Vanessa Troiani, PhD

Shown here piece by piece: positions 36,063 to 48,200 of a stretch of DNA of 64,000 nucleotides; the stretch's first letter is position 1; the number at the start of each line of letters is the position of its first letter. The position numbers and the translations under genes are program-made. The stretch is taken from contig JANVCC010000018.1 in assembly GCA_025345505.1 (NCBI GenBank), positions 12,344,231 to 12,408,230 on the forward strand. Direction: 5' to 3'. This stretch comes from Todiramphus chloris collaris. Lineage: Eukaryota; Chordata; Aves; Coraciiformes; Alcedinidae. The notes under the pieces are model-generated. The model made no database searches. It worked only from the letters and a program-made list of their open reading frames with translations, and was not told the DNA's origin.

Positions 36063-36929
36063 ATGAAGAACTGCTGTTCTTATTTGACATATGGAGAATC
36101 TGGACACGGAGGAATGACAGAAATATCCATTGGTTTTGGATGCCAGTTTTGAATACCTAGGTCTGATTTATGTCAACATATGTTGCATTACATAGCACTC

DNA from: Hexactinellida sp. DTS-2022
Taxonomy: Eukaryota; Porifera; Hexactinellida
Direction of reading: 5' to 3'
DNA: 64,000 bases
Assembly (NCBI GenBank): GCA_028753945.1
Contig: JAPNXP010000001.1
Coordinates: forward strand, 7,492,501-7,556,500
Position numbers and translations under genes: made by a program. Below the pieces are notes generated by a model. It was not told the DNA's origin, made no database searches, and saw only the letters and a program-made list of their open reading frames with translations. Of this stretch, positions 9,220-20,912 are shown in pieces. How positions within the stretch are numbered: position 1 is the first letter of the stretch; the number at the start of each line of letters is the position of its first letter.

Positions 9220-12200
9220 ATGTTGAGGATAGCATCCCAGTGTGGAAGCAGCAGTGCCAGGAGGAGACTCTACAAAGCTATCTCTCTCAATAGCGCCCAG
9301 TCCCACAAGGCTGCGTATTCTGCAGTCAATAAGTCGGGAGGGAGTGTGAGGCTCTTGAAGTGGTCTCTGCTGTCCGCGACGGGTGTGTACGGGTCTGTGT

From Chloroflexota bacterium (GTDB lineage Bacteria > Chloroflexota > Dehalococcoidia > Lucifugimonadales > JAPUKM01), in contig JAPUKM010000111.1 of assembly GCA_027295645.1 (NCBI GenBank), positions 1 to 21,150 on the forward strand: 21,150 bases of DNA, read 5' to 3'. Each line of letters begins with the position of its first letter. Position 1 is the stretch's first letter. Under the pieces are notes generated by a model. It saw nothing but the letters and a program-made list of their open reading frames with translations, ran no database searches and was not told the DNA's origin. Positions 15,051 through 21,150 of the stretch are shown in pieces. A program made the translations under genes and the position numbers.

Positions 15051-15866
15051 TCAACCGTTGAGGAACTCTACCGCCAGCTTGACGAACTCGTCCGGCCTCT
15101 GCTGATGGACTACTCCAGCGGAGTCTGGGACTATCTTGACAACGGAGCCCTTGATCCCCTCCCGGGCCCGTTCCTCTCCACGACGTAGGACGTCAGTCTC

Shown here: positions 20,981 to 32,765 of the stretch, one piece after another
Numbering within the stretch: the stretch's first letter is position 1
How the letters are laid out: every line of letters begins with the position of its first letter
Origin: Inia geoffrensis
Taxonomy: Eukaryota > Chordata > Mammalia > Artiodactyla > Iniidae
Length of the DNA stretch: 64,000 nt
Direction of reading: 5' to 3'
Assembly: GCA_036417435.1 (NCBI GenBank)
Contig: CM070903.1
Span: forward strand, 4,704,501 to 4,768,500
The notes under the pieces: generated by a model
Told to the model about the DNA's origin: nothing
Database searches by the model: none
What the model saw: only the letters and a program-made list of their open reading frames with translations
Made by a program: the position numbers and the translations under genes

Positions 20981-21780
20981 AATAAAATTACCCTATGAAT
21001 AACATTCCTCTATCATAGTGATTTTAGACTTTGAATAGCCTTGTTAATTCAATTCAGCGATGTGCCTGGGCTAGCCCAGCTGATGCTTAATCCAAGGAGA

The goal of my research is to understand the behavioral and genetic contributions to atypical motivational circuitry in the brain and how this manifests in different psychiatric disorders. I study the structure and function of brain regions involved in motivated attention, including reward-processing structures like the amygdala, nucleus accumbens, and orbitofrontal cortex. My scientific worldview is inherently multidisciplinary, as I am interested in how atypical motivation can manifest in multiple disorders, from autism to obesity to addiction. I use a variety of techniques in this work, including psychophysics, eye tracking, structural and functional magnetic resonance imaging, and exploring clinical phenotypes using the electronic health record and questionnaires.